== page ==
I’d like to add my voice to the discussion about approving the proposed housing developments in Pullman, especially the one near Johnson Road and Bishop Boulevard. I firmly believe that approval of that proposal, as presented, would be a mistake we all would regret for years to come. We need more housing, but I’m sure there are better locations. Notice I said locations — plural. I’d rather there be several clusters scattered around the town, so that traffic to and from wouldn’t disrupt existing traffic to the extent that this one would.
For example — picture the intersection of East Main Street and Bishop between 8 and 9 every weekday morning. The light exiting Bishop would need to be much longer, which would back up traffic on East Main from both directions.
The light serving westbound traffic from Moscow would be much longer to accommodate additional traffic coming out of Bishop. This could result in the outer lane of east-bound traffic on Main being backed up maybe to the bridge, both at the Bishop and Stadium Way intersections.
The same problems could exist around 5 p.m. in reverse. People trying to enter Stadium Way from WSU would have a long wait for an opening in already heavy traffic, especially those entries without lights.
I believe any applications for new developments that would impact traffic to this extent should be rejected or very greatly reduced in size before approval is even considered. This is especially essential when a high percentage of the traffic generated from proposed developments would likely be headed in one direction.
Last week about 3 p.m., I was headed south on Grand Avenue when the inside lane was held up by American Express. It took me six lights to cross Davis Way. Since public schools hadn’t resumed yet, I couldn’t think of a reason for that backup. The whole trip out to Evergreen Vet took five minutes longer than usual, making me late.
Pullman has grown since Bishop Blvd was built to divert trucks from downtown. Since then, Pullman has grown around it to the point it no longer serves as an adequate bypass for traffic headed to and from Moscow from U.S. Highway 195. We need both new north and south bypasses to meet that need.
We also need better connections from one hill to another without going through downtown. I, for one, am willing to go a reasonable distance out of my way to avoid heavy traffic or avoid going through downtown.
I suspect the gas consumption for idling at intersections would be similar to the extra gas used for the longer distance.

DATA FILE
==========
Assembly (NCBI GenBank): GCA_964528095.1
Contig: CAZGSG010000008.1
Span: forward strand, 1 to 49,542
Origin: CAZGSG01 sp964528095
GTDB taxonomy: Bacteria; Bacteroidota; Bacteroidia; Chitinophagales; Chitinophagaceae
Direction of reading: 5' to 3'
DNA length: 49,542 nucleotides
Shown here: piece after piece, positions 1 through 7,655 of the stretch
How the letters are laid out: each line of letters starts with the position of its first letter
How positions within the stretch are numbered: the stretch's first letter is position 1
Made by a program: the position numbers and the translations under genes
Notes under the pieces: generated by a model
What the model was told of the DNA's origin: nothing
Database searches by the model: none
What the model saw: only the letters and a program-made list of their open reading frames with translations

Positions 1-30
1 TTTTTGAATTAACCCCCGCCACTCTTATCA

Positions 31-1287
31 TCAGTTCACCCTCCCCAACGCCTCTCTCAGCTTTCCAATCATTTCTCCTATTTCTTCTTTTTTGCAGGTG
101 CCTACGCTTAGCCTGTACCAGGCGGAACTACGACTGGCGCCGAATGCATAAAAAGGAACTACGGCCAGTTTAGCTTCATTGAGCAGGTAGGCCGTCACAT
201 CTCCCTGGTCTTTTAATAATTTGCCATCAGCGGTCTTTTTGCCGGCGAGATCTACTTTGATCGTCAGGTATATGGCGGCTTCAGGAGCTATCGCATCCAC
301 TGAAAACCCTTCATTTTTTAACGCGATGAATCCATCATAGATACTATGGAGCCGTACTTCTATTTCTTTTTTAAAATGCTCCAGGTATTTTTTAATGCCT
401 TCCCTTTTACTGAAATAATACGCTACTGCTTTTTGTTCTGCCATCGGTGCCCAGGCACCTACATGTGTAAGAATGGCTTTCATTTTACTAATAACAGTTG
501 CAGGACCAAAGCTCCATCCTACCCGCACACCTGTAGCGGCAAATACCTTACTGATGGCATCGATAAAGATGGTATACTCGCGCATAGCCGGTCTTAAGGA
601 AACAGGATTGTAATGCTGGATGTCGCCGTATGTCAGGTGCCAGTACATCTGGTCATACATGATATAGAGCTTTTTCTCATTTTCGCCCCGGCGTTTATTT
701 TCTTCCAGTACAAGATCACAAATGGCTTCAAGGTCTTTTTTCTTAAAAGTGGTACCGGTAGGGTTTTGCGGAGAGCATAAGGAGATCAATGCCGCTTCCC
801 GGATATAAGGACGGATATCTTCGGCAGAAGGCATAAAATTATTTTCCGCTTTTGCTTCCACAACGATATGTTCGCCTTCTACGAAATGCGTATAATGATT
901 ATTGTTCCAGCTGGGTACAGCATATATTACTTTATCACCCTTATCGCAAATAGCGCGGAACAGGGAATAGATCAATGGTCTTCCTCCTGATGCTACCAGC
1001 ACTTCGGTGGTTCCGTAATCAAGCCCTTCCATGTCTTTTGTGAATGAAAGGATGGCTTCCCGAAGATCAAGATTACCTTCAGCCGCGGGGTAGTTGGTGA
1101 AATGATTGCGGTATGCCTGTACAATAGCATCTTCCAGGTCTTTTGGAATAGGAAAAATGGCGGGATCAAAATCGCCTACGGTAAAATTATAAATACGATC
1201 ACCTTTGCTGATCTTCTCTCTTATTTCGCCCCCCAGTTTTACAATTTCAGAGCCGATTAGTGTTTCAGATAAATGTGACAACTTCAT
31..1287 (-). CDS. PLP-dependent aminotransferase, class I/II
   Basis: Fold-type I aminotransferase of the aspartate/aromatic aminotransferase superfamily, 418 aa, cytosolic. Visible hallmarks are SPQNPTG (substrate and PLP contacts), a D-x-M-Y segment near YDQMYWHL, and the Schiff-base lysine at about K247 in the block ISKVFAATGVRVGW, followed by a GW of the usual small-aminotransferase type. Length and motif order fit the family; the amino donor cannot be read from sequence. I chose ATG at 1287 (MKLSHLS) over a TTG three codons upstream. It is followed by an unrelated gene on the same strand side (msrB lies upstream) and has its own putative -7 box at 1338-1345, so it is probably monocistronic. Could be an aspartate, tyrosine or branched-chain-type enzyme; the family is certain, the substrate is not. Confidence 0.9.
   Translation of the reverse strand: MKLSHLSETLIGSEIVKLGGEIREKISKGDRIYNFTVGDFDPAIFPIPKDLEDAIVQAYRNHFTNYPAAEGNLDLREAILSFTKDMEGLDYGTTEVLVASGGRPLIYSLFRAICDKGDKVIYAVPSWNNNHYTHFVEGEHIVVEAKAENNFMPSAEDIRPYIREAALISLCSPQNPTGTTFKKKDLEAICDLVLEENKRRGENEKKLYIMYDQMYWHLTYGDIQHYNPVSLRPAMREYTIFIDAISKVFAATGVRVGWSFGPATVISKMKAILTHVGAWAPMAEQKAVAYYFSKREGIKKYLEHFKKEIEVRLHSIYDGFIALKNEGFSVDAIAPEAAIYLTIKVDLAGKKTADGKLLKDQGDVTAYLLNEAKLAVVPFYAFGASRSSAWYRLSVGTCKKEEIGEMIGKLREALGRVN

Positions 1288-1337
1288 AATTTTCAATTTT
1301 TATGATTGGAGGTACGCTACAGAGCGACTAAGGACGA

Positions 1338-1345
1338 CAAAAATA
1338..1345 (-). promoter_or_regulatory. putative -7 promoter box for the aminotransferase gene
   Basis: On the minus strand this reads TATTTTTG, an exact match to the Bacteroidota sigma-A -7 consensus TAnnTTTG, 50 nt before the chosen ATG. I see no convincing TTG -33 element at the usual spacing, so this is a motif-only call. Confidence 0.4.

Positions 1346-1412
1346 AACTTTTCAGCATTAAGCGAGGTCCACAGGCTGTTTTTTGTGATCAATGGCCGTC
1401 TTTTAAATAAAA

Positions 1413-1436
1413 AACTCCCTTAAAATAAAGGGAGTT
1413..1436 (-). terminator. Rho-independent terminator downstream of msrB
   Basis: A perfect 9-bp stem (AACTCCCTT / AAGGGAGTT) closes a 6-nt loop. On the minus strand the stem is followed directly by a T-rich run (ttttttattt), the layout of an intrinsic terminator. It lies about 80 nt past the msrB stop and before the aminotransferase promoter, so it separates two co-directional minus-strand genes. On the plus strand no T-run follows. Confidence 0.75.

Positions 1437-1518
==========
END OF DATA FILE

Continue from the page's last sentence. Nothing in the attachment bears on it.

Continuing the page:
Air in the downtown would be improved with fewer cars idling at intersections and fewer trucks spewing diesel fumes.
In searching for suitable locations for more housing, may I also suggest Albion and Johnson. This might revitalize these towns that once thrived. If there were enough residents coming into Pullman, perhaps we could extend daytime Pullman bus service to these places to limit traffic and the need for more campus parking.
I’d also like to plug my idea for a multilevel parking garage on west corner of Olsen Street and Grand Avenue. The two lower floors would be accessed by the current entry to the lot and the upper floors would enter from State Street.
This would serve Gladish both day and evenings so the neighbors wouldn’t have to tolerate cars parked in front of their properties. I’d also like to see it contain a passenger elevator with access day and night. I and others like me can no longer walk down steep hills and maintain my balance. This would improve Lentil Fest parking as well.
Planning for only for the downtown area isn’t enough; we need area-wide planning including surrounding county property.
The more smoothly we can keep traffic moving, the better our air and the less fuel used and the more time saved. Let’s all insist that this kind of planning be instigated.
Lenna Harding lived her first 20 and past 43 years in Pullman. A longtime League of Women Voters member, she served on the Gladish Community and Cultural Center board. email@example.com.